Although I've discussed some of the traits that make Tevin Coleman a very solid running back in the Falcons offense, one of the biggest issues we saw from him in particular during Atlanta's six game losing streak was the lack of ball security. Coleman's two biggest runs of the season â the 18-yard run in the Week 6 loss against the New Orleans Saints and the 43-yard run against the Minnesota Vikings â both ended with costly fumbles. Coleman had another costly turnover in the red zone against the Indianapolis Colts. The turnover woes were one of Coleman's biggest issues throughout the season, and it was was something he wasn't known for in his college days.
Coleman's confidence was rattled after the early season injury and the emergence of Devonta Freeman in Atlanta's rushing attack. Over the offseason, it's imperative that Coleman regains his confidence and won't waste his talents despite a rough rookie campaign. Some of Atlanta's most productive players in franchise history, such as Roddy White, got off to rough starts in their early years. White is now the franchise leader in many receiving categories. White had an average first two seasons before his breakout season in 2007 under Coach Bobby Petrino, and he eventually became one of the most reliable targets in the NFL.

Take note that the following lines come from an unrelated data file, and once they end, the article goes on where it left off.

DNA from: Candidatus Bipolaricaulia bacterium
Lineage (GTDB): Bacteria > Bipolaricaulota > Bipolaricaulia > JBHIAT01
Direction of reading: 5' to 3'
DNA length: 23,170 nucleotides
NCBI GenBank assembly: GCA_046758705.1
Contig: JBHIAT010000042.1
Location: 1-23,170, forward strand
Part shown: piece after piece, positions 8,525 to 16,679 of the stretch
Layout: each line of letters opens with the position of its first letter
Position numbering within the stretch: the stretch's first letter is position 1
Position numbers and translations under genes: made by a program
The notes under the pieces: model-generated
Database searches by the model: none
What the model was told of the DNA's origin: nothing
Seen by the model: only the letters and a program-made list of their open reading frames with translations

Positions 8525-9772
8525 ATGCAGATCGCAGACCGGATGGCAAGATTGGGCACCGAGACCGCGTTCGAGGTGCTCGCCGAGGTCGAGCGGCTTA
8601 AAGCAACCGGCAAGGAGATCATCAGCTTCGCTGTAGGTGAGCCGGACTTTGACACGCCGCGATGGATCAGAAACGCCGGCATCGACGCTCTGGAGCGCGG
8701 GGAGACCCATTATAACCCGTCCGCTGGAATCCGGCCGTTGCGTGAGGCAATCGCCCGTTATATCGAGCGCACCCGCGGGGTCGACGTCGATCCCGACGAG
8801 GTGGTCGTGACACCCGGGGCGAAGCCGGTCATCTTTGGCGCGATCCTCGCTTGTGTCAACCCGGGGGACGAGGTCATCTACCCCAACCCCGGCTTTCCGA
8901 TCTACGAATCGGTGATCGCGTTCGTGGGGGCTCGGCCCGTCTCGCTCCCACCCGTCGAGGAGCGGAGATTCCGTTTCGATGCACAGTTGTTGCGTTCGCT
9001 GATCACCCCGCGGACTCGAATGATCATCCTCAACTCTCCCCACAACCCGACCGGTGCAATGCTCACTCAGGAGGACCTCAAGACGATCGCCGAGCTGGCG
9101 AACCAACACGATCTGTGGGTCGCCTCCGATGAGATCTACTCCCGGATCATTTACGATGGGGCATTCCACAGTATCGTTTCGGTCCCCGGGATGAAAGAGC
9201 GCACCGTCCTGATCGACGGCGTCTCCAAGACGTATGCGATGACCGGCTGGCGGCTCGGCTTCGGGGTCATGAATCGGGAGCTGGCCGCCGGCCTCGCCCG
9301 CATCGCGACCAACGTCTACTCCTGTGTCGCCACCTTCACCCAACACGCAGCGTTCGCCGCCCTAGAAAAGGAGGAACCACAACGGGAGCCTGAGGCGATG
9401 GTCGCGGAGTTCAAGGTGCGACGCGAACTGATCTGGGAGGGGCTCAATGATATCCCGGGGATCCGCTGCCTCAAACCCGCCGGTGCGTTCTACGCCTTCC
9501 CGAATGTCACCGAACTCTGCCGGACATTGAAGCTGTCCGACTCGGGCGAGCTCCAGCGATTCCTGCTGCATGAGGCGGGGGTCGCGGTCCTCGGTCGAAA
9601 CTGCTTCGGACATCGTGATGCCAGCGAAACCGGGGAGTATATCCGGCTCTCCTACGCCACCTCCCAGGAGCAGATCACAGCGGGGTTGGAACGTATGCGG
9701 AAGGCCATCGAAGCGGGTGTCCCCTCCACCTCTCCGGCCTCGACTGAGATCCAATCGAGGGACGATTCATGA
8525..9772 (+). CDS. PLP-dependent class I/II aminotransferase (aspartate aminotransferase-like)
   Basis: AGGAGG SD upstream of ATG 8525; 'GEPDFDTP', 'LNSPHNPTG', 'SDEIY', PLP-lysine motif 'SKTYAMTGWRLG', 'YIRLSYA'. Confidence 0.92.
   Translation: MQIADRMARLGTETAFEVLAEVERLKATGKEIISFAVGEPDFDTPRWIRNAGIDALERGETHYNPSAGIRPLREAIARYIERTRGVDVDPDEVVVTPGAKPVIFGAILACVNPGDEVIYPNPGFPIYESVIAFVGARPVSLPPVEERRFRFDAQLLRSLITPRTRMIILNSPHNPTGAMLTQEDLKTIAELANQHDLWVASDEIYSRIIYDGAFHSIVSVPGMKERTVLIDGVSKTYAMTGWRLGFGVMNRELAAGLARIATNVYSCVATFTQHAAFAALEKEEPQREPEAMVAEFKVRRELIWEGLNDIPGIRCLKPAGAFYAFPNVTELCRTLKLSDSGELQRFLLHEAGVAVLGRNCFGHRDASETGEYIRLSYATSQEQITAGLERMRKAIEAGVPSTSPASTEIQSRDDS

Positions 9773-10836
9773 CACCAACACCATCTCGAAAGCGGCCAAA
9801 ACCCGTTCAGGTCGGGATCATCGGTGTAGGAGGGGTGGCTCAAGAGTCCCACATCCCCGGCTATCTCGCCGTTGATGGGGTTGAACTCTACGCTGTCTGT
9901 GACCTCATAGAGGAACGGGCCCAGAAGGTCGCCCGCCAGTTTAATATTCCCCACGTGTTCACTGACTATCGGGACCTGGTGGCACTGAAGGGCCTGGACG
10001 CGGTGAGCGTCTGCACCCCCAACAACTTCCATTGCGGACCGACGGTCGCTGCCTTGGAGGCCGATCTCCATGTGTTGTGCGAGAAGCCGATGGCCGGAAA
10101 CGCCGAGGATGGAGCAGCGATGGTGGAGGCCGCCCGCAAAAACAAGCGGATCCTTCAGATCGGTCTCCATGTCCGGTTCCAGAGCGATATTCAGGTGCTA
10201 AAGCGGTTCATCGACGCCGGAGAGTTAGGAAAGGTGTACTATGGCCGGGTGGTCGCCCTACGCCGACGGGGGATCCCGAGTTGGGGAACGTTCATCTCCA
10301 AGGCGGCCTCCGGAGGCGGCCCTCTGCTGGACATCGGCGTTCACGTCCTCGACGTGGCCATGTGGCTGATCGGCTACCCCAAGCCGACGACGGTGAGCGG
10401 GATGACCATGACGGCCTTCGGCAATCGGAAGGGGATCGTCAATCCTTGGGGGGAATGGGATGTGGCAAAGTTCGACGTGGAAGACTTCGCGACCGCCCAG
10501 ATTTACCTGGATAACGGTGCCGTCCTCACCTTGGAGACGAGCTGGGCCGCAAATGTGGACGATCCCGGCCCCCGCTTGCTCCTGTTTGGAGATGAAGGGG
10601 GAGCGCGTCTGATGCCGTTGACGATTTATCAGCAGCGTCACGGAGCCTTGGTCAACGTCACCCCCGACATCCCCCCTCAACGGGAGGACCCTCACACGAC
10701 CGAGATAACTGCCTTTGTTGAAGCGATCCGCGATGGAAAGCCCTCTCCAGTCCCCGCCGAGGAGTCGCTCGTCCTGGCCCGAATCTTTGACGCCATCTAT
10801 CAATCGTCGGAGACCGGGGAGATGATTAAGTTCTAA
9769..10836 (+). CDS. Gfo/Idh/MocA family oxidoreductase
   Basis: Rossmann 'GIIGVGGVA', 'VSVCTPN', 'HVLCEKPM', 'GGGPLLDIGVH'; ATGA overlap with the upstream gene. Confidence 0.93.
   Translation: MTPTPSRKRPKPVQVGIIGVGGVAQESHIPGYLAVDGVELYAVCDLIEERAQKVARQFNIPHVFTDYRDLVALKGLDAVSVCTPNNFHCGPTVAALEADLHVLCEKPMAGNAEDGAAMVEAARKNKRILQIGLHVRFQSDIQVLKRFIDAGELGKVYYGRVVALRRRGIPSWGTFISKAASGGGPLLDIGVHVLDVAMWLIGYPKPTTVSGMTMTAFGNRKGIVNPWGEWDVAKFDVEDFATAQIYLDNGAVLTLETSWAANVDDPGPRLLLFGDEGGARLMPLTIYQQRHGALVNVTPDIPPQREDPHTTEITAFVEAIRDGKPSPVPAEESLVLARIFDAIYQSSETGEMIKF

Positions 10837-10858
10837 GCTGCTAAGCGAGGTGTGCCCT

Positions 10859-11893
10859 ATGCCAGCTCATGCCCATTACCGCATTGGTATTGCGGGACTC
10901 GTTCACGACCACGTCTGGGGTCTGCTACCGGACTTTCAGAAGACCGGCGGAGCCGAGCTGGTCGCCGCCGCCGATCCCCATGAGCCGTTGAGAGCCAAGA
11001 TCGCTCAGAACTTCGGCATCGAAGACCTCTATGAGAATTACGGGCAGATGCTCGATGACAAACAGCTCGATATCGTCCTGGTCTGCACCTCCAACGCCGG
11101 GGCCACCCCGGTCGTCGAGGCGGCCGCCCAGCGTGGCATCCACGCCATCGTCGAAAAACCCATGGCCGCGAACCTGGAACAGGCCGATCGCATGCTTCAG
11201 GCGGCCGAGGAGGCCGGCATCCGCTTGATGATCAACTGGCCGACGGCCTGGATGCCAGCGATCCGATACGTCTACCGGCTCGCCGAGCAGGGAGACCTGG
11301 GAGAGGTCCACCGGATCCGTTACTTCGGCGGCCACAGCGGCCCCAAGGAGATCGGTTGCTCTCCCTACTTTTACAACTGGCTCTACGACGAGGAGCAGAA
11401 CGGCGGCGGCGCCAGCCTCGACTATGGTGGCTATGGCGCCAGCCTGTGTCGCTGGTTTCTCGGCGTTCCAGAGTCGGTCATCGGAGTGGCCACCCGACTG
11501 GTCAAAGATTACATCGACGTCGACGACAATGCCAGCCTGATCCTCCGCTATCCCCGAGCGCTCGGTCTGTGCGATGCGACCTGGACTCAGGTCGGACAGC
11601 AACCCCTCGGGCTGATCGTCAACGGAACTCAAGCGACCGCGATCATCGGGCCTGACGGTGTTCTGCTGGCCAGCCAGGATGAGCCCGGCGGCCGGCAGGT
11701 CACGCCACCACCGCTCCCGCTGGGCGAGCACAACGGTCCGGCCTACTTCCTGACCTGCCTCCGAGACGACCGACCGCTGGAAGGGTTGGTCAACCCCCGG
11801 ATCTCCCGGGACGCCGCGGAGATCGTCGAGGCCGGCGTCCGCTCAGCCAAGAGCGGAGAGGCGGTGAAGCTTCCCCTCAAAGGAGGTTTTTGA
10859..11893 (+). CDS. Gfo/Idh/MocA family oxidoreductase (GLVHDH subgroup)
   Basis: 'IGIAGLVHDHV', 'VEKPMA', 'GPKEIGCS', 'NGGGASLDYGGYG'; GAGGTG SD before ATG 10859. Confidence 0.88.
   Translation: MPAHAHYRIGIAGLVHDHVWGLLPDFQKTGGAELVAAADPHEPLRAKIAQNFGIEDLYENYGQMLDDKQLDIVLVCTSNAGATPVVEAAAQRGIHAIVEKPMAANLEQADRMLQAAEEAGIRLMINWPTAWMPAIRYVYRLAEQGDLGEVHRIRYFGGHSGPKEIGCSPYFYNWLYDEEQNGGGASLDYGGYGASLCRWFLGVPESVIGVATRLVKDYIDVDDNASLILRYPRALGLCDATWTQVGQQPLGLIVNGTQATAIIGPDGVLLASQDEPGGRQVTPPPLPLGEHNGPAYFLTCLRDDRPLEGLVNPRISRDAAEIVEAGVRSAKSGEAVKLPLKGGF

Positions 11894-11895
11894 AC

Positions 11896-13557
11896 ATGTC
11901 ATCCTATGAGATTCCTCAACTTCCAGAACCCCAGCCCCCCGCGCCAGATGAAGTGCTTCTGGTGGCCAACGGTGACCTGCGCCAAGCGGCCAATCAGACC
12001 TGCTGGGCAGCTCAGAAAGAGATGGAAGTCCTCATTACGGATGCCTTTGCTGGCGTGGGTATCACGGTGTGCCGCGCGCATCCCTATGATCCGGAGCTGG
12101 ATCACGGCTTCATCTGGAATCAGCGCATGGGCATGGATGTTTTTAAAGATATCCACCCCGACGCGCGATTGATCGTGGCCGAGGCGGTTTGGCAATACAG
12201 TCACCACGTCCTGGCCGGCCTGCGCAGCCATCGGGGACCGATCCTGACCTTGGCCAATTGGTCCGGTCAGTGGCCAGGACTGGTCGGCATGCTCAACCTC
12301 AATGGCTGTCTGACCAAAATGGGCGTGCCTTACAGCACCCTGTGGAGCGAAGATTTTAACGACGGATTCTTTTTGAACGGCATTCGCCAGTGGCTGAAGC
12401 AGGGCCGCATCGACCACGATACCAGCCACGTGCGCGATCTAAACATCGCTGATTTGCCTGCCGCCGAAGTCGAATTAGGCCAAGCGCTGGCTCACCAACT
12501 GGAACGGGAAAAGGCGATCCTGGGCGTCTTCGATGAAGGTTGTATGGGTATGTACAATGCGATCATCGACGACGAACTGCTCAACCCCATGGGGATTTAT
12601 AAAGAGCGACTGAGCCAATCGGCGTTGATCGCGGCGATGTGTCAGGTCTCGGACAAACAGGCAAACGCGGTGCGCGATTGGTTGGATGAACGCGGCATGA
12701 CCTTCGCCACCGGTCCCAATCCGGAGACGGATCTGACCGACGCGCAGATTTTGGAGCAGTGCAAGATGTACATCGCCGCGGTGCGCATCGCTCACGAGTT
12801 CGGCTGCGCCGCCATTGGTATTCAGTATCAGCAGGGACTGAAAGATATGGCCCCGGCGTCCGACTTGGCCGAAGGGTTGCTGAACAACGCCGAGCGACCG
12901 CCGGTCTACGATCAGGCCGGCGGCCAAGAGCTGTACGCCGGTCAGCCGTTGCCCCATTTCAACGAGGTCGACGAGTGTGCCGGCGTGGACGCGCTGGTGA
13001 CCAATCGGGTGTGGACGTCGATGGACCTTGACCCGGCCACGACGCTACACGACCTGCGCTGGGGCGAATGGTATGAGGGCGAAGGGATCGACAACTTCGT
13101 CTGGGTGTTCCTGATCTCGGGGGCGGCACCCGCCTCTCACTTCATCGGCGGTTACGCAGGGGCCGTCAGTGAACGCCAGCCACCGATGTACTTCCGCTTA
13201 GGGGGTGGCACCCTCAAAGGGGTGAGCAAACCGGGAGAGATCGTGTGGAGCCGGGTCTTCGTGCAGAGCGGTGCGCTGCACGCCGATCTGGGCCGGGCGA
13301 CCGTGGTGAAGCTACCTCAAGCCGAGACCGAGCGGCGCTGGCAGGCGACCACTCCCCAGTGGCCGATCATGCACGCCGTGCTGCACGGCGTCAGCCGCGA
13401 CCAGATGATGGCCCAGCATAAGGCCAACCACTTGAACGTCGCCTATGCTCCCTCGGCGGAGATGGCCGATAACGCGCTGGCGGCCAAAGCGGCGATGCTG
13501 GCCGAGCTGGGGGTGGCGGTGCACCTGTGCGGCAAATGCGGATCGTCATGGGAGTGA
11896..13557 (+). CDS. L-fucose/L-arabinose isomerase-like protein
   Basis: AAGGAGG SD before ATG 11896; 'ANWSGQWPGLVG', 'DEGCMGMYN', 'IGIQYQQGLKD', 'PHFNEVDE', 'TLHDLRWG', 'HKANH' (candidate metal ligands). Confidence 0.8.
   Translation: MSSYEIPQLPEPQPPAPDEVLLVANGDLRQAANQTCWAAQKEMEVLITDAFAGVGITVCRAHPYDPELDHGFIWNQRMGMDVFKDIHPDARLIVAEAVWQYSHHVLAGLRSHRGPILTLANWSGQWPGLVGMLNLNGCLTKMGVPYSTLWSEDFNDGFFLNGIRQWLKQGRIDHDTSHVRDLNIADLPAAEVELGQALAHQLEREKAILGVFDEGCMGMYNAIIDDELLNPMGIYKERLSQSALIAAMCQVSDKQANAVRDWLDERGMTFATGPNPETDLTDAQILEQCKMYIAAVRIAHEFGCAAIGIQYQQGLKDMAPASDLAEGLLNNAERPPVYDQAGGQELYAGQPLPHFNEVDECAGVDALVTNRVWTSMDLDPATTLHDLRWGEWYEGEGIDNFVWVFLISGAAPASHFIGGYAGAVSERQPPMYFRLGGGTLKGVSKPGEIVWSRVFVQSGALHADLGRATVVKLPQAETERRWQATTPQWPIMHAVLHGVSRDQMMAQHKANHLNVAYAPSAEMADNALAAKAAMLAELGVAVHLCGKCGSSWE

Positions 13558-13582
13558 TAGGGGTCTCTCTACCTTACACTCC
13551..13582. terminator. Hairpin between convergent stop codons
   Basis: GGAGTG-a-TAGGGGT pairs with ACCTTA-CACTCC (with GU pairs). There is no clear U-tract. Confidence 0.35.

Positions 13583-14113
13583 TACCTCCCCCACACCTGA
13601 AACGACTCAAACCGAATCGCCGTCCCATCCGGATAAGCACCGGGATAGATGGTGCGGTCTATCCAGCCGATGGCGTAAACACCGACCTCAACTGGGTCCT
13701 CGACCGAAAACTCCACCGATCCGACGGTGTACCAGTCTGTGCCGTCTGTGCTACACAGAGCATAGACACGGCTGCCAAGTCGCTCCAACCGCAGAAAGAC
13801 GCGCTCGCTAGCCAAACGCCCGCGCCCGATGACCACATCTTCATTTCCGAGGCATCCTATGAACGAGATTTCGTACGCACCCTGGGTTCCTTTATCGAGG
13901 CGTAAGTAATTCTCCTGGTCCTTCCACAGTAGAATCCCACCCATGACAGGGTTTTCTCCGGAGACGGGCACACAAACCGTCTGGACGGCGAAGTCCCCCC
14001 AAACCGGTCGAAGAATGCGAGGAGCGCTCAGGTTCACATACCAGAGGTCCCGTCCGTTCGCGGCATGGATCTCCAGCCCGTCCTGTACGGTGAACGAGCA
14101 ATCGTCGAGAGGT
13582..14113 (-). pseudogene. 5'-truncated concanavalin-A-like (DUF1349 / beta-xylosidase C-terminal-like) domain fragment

Overall, the main issue Coleman must fix is his tendency to run carelessly with the football. One of the concerns I saw from Coleman was starting off carries like a sprint. Although his speed and ability to change direction is solid, this scheme wants the back to show patience but also bring a physical presence at the beginning of the play, which at times we've seen him struggle to maintain.